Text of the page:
Words are social creatures; every word defined by other words, and dictionaries are a party. Interactions define things: words can’t write themselves. Meaning emerges in connections and gaps. Take some scissors to a Webster’s and cut out your favorite word, tack it to a whiteboard, and show it to someone who can’t speak the language. The entire system falls apart. Human beings are no different.
I have been overwhelmed by the support from readers of my posts, On Sexual Harassment in Japan (Part 1) and (Part 2). I’m also stunned at how many of you had stories of your own, shared here or in the many posts on Tumblr, Twitter and Facebook I’ve seen or been copied on.
This post was not really part of the original plan, but I’ve been asked what, exactly, would an ideal sexual harassment…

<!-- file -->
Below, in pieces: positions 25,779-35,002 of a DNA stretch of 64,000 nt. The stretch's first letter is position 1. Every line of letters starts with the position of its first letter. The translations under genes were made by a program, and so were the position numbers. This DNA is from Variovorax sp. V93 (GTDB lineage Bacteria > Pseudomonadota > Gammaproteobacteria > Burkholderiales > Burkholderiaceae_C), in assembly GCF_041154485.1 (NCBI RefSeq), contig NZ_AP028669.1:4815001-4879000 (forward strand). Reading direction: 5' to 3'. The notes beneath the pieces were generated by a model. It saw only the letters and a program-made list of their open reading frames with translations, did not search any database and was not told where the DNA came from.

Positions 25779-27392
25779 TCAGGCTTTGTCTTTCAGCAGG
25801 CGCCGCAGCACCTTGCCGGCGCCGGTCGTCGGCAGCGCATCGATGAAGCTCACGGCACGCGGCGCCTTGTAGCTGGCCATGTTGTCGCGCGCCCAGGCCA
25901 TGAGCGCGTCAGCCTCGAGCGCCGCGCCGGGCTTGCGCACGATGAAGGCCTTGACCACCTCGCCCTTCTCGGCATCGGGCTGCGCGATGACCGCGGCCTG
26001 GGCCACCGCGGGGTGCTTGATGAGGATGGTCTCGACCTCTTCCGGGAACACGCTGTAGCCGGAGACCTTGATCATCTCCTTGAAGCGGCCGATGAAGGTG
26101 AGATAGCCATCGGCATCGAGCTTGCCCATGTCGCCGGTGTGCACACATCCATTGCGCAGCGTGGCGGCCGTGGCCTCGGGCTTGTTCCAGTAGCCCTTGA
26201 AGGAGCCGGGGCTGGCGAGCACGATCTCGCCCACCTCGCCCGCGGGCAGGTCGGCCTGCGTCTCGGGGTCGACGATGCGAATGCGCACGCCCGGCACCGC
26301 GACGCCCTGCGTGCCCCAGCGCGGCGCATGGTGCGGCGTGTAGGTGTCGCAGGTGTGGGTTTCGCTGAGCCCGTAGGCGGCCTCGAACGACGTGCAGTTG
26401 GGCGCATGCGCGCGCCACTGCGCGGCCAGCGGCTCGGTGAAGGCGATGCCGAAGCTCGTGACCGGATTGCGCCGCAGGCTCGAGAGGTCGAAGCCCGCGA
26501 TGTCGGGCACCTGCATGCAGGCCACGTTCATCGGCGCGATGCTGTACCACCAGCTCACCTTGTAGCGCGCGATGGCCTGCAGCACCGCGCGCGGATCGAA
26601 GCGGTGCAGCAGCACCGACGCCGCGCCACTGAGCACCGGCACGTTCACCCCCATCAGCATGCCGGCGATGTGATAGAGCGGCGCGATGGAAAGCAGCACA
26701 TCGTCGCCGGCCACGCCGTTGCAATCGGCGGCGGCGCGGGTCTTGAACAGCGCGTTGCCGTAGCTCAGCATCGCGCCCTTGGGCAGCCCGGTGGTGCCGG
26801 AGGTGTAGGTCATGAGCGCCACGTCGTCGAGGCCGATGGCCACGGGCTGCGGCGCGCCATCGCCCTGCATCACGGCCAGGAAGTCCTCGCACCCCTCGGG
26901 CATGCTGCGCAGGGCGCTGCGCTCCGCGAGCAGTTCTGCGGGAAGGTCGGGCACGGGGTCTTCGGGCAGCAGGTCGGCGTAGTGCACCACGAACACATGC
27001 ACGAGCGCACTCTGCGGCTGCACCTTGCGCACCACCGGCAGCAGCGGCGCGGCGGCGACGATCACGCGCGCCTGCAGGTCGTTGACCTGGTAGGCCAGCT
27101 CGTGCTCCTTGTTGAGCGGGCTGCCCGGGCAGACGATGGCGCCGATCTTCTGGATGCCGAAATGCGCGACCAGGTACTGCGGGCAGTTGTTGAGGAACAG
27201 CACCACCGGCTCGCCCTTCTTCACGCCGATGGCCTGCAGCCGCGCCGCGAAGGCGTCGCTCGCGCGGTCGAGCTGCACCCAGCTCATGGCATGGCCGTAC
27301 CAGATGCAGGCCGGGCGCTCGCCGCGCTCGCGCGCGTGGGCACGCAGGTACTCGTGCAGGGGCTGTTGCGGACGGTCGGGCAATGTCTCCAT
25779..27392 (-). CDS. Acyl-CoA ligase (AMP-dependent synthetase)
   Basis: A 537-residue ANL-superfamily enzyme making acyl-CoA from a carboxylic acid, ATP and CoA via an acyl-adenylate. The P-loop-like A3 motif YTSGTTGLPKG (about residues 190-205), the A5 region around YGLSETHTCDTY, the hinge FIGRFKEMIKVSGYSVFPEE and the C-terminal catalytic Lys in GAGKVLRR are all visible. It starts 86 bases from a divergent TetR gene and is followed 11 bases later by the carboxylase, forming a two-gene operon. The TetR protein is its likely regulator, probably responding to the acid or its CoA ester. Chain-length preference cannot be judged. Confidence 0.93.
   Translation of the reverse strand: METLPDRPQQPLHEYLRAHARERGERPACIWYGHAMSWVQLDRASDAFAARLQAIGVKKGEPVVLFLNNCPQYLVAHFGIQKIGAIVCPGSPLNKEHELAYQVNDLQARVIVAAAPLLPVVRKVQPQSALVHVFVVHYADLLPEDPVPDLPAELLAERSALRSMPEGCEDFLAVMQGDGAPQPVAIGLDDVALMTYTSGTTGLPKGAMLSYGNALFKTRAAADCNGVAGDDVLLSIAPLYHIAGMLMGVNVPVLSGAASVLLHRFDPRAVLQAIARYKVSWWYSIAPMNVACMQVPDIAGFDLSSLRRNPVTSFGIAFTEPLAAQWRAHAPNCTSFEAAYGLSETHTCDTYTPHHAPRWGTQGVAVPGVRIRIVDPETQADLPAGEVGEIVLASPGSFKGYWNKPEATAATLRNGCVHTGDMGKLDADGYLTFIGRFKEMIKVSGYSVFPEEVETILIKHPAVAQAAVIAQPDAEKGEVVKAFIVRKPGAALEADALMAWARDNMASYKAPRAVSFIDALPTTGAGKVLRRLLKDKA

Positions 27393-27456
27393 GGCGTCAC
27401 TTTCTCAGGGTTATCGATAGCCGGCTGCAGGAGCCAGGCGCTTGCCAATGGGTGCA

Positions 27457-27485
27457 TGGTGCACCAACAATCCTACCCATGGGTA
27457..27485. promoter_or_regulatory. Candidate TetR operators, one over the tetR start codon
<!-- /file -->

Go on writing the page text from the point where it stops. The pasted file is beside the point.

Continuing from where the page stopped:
Yesterday, I discussed the history of sexual harassment law in Japan, and the struggles women continue to face today. But in truth, this series was inspired by a report in The Japan Times about foreign workers in English-language schools.
The article collects information from women who work in private lessons for the Japanese English-education firm GABA. Teachers reported incidents of clients…
Last week, Ayaka Shiomura, a 35-year-old lawmaker in Tokyo, was raising questions about the role of working mothers in Japan when someone started jeering.
“Why don’t you get married?” one voice shouted out. Then another: “Can’t you have a baby?” (more…)